Dewar, M., Della Sala, S., Beschin, N., & Cowan, N. (2010). Profound retroactive interference in anterograde amnesia: What interferes? Neuropsychology, 24(3), 357-367.
doi:  10.1037/a0018207

Cowan, N. (2010). Multiple concurrent thoughts: The meaning and developmental neuropsychology of working memory. Developmental Neuropsychology, 35(5), 447-474.
doi:  10.1080/87565641.2010.494985

Ricker, T.J., AuBuchon, A., & Cowan, N. (2010). Working memory. In L. Nadel (Ed.), Wiley Interdisciplinary Reviews: Cognitive Science, 1, 573-585.

Cowan, N. (2010). The magical mystery four: How is working memory capacity limited, and why? Current Directions in Psychological Science, 19(1): 51-57.
doi:  10.1177/0963721409359277

Gilchrist, A.L., & Cowan, N. (2010). Conscious and unconscious aspects of working memory. In I. Winkler & I. Czigler (eds.), Unconscious memory representations in perception: Processes and mechanisms in the brain. Advances in Consciousness research. Vol. 78. Amsterdam: John Benjamins. (Pp. 1-35)

Dewar, M.T., Della Sala, S., & Cowan, N. (2010). Forgetting due to retroactive interference in amnesia: Findings and implications. In S. Della Sala, Forgetting. Current Issues in Memory. Psychology Press. (Pp. 185-209)

Cowan, N., Morey, C.C., AuBuchon, A.M., Zwilling, C.E., & Gilchrist, A.L. (2010). Seven-year-olds allocate attention like adults unless working memory is overloaded. Developmental Science, 13(1), 120-133.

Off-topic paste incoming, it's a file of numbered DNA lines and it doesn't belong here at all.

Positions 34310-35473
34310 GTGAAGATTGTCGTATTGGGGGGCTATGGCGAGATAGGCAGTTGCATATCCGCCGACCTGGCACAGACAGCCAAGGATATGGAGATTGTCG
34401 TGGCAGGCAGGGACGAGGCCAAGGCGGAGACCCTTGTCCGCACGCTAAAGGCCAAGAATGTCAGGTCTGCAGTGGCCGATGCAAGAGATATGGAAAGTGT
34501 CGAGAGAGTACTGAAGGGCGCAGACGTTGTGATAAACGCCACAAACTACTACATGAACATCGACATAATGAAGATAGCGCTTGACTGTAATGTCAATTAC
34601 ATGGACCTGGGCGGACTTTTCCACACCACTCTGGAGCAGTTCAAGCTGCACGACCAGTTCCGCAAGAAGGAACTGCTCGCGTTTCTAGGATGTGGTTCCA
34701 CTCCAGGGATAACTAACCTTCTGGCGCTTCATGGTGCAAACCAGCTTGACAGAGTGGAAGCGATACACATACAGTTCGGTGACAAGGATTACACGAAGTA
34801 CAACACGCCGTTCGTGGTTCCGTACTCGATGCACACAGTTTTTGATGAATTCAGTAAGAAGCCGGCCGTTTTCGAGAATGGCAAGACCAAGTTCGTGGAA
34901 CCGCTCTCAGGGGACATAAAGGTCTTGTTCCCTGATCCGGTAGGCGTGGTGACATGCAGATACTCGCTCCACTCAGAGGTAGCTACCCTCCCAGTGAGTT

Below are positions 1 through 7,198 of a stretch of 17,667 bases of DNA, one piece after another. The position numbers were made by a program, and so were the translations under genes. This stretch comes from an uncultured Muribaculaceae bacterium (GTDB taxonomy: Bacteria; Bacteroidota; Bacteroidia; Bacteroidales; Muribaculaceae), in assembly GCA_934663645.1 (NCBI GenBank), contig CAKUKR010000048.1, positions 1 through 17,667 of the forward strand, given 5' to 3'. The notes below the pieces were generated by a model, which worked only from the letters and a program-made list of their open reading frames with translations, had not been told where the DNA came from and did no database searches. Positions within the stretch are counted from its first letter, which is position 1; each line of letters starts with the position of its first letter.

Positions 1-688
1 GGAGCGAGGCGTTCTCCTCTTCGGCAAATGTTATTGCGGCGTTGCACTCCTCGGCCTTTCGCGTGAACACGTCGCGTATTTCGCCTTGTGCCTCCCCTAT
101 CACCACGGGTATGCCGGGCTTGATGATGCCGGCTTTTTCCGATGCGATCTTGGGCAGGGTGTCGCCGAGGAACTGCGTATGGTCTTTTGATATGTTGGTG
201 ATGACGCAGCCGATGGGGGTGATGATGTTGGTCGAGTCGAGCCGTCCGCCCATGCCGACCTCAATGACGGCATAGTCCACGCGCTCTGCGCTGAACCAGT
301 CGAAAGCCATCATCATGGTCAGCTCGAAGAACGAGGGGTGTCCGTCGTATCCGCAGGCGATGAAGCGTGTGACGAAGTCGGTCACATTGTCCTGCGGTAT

doi:  10.1111/j.1467-7687.2009.00864.x


Cowan, N. (5 November, 2009). Disproving myself. Psychology Today, web log (listed as an Essential Read on the Psychology Today web site, 5 November 2009).

Gilchrist, A.L., Cowan, N., & Naveh-Benjamin, M. (2009). Investigating the childhood development of working memory using sentences: New evidence for the growth of chunk capacity. Journal of Experimental Child Psychology, 104(2): 252-265.
Published online 2009 Jun 17. doi:  10.1016/j.jecp.2009.05.006

Cowan, N. (2009). Capacity limits and consciousness. In T. Baynes, A. Cleeremans, & P. Wilken (Eds.), Oxford Companion to Consciousness (pp. 127-130).  New York: Oxford University. 

Cowan, N. (2009, February 23). By their bootstraps: Brain imaging in the Show-Me State. RT Image, 22(8), 1-4.

Cowan, N. (2009, March). President's Message: A Brief History of Experimental Psychology, 1850 - 2125. The Experimental Psychology Bulletin, 13, 1.

Cowan, N., & Rouder, J.N. (2009, February 13). Comment on "Dynamic Shifts of Limited Working Memory Resources in Human Vision". Science, 323(5916): 877.